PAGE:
ECONOMY: Turning The Corner

Tulsa’s economy has been steadily rebounding over the past year and is considered to have entered an expansion mode. The Q4 unemployment rate rose 0.1% from Q3 to 3.4% (up 0.7% year over year (YOY)) and the current workforce has dropped 33k from Q3 to 461k (up 21k YOY). The population of the Tulsa area has topped 1.0 million for the first time, adding over 7,000 new residents last year alone. The Tulsa job market also grew throughout the year. Low rents, energy costs, and taxes help to make the cost of doing business in Tulsa 11% lower than the national average. Tulsa’s low cost of doing business continues to drive companies to the metro. With aviation, aerospace, and to some extent, oil and gas industries providing demand, the industrial market has remained stable.

DEMAND: : Consistent Pace Into 2023

The Tulsa industrial market has enjoyed consistent occupancy and rent growth over the past year. Overall, the industrial market is proving to be better insulated and is a point of strength in the commercial real estate market compared to other assets. Demand has continued to be focused on logistics properties, and development has reflected this growth. The passing of medical marijuana in Oklahoma has contributed to the budding demand for industrial space also. Consistent leasing has kept vacancy rates tight at 4.1 In turn, annual rent growth measured 6.6% at year-end 2022, the best performance on record. There has been a lack of speculative construction in the metro, resulting in increased competition among tenants, and rent growth has averaged around 3% annually over the past five years.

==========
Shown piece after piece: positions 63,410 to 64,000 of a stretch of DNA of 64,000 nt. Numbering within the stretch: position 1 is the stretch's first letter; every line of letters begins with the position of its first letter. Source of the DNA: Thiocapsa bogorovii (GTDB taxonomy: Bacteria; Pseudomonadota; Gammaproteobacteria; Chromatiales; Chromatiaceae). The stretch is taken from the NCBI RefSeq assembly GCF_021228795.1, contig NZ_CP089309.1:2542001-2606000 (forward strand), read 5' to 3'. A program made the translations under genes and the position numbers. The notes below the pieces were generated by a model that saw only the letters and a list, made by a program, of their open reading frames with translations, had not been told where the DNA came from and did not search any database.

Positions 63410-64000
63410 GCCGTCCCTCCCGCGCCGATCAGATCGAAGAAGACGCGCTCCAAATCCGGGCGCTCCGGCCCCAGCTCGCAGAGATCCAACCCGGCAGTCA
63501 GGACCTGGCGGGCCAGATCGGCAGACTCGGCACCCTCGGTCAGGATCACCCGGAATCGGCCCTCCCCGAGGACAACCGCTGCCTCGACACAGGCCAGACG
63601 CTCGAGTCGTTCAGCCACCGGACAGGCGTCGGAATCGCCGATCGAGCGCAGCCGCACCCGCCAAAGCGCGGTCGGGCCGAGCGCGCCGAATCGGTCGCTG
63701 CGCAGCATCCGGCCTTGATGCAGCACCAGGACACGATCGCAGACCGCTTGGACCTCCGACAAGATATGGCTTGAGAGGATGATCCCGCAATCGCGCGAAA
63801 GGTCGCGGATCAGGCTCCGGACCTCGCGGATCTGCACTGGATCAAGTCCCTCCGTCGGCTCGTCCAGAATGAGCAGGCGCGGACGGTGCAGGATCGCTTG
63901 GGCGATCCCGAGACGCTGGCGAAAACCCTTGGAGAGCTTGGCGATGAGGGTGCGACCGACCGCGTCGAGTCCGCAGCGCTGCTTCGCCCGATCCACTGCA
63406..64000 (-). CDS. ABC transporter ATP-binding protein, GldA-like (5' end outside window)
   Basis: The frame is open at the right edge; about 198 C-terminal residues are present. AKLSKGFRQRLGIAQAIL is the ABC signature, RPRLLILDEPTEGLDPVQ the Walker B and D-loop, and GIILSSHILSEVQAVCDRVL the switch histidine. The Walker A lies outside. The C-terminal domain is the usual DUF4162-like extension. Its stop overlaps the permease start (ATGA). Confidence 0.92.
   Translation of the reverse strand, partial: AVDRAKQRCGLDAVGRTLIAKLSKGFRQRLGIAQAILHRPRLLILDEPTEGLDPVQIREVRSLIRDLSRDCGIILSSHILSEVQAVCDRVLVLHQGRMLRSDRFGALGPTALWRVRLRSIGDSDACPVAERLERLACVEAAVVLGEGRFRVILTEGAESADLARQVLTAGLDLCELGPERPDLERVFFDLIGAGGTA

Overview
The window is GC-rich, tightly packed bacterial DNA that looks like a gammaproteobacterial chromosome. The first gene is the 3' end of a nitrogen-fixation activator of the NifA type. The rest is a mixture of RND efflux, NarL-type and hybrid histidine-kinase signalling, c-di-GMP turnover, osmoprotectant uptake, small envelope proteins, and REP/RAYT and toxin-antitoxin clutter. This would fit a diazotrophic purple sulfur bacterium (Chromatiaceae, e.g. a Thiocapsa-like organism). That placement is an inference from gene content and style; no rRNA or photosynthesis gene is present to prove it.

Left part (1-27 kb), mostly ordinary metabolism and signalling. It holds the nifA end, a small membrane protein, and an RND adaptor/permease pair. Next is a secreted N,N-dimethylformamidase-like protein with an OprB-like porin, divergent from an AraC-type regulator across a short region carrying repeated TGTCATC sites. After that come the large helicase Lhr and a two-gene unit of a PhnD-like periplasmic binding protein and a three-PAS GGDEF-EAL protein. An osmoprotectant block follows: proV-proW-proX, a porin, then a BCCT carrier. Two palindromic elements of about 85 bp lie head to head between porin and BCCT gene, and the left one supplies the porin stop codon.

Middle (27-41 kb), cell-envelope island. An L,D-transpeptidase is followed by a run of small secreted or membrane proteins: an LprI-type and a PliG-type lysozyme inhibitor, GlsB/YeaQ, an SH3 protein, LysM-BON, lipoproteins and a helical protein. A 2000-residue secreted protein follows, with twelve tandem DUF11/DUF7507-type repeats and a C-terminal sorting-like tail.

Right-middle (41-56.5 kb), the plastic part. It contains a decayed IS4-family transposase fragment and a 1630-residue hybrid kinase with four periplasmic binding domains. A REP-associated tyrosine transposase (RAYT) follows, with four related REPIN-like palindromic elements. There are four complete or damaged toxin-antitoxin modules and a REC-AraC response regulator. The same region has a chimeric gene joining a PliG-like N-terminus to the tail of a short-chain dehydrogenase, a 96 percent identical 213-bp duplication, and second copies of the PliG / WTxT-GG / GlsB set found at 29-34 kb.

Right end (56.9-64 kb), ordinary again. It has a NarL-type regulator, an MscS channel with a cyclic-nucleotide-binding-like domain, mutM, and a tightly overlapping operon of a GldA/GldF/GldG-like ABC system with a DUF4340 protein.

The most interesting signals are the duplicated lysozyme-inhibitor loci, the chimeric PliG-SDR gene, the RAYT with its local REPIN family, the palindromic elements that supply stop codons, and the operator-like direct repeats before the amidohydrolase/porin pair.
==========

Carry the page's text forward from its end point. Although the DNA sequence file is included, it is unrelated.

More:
PRICING: Industrial Rents Softened In Q4

Overall Industrial Rents dropped $.10/per square foot (psf ) since third quarter. While Flex properties continue showing the highest overall rents in Q4 2022 ($6.55 psf ) this category took a $0.45 psf loss from Q3. Among the large area submarkets, the highest rents are found in Southwest ($10.25 psf ), South Central ($9.70 psf ), and East ($7.00 psf ) Tulsa. In contrast, rents are typically lower in North Central ($4.00/ psf ) and the CBD ($4.00 psf ). Tulsa’s asking rents remain affordable relative to the national average and are on par with regional metros like Oklahoma City and Northwest Arkansas.